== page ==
Can Men Be Witches? Of Course, Magick Is for Everyone

Whether you’re a cis-man, male-identifying, or somewhere in between on the gender spectrum, you’re probably wondering, “Can men be witches?”. Certainly. Magick, witchcraft, and the entirety of Wiccan religions; all have incorporated different genders into the practices. But that doesn’t mean every type of witch is open to men entering their coven.

Let’s break down more on whether men can be witches or not and how gender has impacted witchcraft and Wiccan/Pagan religions over the last couple hundred years.

The History of Men in Witchcraft and Paganism

While not as extensive as female witches, male witches do have their spot in history and how they shaped witchcraft as we know it today.

Middle Ages (500 – 1500)

While female witches are the ones we see commonly persecuted in movies and books, that doesn’t mean this wasn’t the case for male witches either. You can trace male witches, sometimes called warlocks (depending on the community), back to around the late 900s to the early 1000s.

They were in much less frequency compared to female witches, which have roots dating back to 100 B.C. It wasn’t until the very end of the Middle Ages that the “witch hunts” really started to take place.

Paganism really meant someone who was rather rural and followed polytheism or other smaller religions relative to their village. Eventually, this also came to mean any non-Christian religion as well, which is why there are so many different takes on the Pagan religion.

Like women, men following a “Pagan” religion were just those people following customs and practices in their area without too much thought behind it.

Modern Era (1500 – Present)

While the modern era does date back to the 16th century, quite a bit of history happened during this time. So, for the sake of keeping things simple and explaining modern-day witchcraft, we’re going to keep this time period to around 1500 to around 1900.

From around 1550 to 1700 was the time of the “witch hunt”. Where people were accused of being witches without real proof. This includes one of the most famous in American history, the Salem witch trials which happened from 1692 to 1693.

Women were the popular target of these witch hunts, but men were also accused and killed for it as well.

Present Times

Despite the issues of witch hunts in the early modern era, Paganism, Wicca, and other witch covens started to sprout in the early 1900s. What we know today as Paganism and Wicca was actually started by a man named Gerald Gardner. This is really a neo-paganism religion and more strictly outlines what it means to be Wiccan compared to the more broad term of Pagan.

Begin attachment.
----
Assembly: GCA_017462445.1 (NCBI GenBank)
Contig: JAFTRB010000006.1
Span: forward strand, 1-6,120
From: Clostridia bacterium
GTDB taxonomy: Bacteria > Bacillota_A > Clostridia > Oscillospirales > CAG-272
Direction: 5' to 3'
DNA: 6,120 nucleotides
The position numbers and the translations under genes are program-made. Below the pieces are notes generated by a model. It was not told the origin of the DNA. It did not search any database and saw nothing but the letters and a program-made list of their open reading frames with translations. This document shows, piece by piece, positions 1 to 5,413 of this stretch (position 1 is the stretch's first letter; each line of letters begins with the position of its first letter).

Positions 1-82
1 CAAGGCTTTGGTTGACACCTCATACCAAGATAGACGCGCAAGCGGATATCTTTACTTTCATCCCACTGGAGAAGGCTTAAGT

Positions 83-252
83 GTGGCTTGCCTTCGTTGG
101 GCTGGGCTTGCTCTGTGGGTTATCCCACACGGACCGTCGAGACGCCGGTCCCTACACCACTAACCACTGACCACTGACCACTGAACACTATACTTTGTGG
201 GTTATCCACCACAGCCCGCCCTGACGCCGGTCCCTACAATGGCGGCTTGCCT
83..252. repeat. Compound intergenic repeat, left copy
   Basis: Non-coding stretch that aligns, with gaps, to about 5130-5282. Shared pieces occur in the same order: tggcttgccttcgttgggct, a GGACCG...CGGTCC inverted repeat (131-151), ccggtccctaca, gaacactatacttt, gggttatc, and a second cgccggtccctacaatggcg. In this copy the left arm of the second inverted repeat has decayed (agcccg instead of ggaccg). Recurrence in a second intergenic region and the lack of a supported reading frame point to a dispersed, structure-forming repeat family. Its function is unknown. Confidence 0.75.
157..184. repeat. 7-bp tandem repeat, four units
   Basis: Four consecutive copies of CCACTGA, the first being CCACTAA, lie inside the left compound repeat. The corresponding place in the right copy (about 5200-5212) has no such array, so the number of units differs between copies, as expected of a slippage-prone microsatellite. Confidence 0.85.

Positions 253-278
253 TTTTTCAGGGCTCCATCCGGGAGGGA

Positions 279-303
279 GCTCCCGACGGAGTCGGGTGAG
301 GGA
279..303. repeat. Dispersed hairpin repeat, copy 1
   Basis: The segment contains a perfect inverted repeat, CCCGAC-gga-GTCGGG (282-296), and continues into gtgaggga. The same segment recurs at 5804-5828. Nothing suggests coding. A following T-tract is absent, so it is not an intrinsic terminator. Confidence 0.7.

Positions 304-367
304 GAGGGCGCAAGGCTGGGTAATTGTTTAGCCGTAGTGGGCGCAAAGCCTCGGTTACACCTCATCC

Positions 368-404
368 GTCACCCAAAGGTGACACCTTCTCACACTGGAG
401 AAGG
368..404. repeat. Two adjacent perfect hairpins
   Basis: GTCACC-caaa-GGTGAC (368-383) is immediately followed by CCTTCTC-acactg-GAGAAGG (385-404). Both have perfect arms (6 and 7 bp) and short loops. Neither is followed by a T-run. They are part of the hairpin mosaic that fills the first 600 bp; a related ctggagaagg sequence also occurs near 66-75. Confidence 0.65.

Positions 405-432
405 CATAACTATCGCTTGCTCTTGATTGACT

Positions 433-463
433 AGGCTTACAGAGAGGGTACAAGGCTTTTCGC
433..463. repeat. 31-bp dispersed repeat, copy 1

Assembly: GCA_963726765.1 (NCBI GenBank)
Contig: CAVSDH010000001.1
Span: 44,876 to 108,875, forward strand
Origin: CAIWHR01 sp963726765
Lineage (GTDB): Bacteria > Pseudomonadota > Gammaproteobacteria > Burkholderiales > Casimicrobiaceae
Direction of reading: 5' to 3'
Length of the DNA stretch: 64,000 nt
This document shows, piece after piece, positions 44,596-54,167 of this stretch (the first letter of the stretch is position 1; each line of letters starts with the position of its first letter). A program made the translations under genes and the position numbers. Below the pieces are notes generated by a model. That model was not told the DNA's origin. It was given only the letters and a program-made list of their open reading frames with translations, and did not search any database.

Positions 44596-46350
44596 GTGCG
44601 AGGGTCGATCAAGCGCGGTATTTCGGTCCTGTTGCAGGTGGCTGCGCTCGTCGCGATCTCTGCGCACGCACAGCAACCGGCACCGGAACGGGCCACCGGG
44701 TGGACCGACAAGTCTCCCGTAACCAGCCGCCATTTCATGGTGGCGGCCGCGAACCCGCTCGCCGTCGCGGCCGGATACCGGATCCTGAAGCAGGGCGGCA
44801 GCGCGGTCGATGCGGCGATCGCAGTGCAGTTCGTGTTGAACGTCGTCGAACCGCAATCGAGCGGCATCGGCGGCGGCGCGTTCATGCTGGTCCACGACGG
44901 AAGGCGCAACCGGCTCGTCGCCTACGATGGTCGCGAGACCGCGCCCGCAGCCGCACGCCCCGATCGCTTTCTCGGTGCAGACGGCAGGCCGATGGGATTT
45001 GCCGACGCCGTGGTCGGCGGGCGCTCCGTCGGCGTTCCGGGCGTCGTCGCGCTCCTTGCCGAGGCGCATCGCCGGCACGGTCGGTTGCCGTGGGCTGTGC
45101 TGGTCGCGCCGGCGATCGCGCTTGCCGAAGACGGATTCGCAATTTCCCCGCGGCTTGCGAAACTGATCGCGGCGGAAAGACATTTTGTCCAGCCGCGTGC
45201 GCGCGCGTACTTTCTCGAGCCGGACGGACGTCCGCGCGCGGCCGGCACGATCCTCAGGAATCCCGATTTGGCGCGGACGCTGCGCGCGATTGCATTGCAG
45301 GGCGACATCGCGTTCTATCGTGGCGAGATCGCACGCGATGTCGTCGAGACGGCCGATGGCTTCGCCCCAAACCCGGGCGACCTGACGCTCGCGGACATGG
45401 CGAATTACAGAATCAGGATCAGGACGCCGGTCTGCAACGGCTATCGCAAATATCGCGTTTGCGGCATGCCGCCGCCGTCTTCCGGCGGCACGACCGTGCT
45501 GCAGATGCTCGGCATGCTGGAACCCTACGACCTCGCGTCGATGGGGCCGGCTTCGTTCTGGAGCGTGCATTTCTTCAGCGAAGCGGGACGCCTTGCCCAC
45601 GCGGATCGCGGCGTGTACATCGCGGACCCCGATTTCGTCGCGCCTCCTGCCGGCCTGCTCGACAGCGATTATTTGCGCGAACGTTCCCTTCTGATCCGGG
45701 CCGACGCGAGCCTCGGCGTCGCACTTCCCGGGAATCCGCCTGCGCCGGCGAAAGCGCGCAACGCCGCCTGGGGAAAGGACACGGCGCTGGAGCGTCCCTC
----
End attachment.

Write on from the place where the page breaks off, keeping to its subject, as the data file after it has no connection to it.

While Wicca does practice witchcraft, this doesn’t mean every witch is a Wicca. So don’t feel as if you need to go out and start learning everything about Paganism. Do as you see fit.

Well-Known Male Witches

Male witches are rather common these days. While not making up the majority of them, they aren’t as scarce as they were once believed to be. Here are a few more notable male witches that have shaped the witchcraft community.

Gerald Gardner

As mentioned above, Gerald Gardner essentially created the idea of Paganism and Wicca as we know it today. With the help of one of the high priestesses in his coven, they laid the groundwork for witchcraft spells, rituals, and practices.

You may find those who follow the teachings of Gerald to call themselves Gardnerian Witches. This is in reference to Gerald’s last name, Gardner. There is little to no difference between a Gardnerian Witch and those who refer to themselves as Wicca.

Raven Grimmasi

Raven Grimmasi, real name Gary Charles Erbe, started the Strega Witch offshoot of neopaganism which tends to focus on two deities (not specific), rather than worship the gods equally. This is an offshoot of the Gardenain teachings.

Alex Sanders

Alex Sanders, along with his wife Maxine Sanders, started the Alexandrian Witch offshoot of Wicca. The largest difference between the more “traditional” Gardnerian Witch is mostly the fact that the Sanders felt that the witchcraft practiced was stinted and wanted to explore different types of magick.

Unlike Wicca, Alexandrian Witches practice ceremonial magick on a regular basis for those in the coven. Which is not common in the typical Gardnerian Coven. They’re also strict on those who are looking to enjoy, as they believe only a witch can make you into a witch.

Male Witches Today

Despite movies such as Harry Potter saying male practitioners of magick are called Wizards or Warlocks, the general consensus today is that you’re simply a witch, regardless of gender. Though depending on how you feel, some still refer to themselves as warlocks.

In Neopaganism Wicca traditions, the coven is still typically led by a female matriarch. Even those like Gardner and Sanders believed in the mindset of having females in leadership positions rather than men.


What do you call a male witch?

While men were once referred to as warlocks and even wizards in pop culture, most male witches simply refer to themselves as witches. However, it’s up to the individual if they’d like to identify as something other than a witch.

What types of witches can men be?

For the most part, men can classify themselves as whatever type of witch they see fit, with the exception of female-only witch types. For instance, Dianic Witches only have covens that consist of women, rather than a mix like your typical Wiccan coven.

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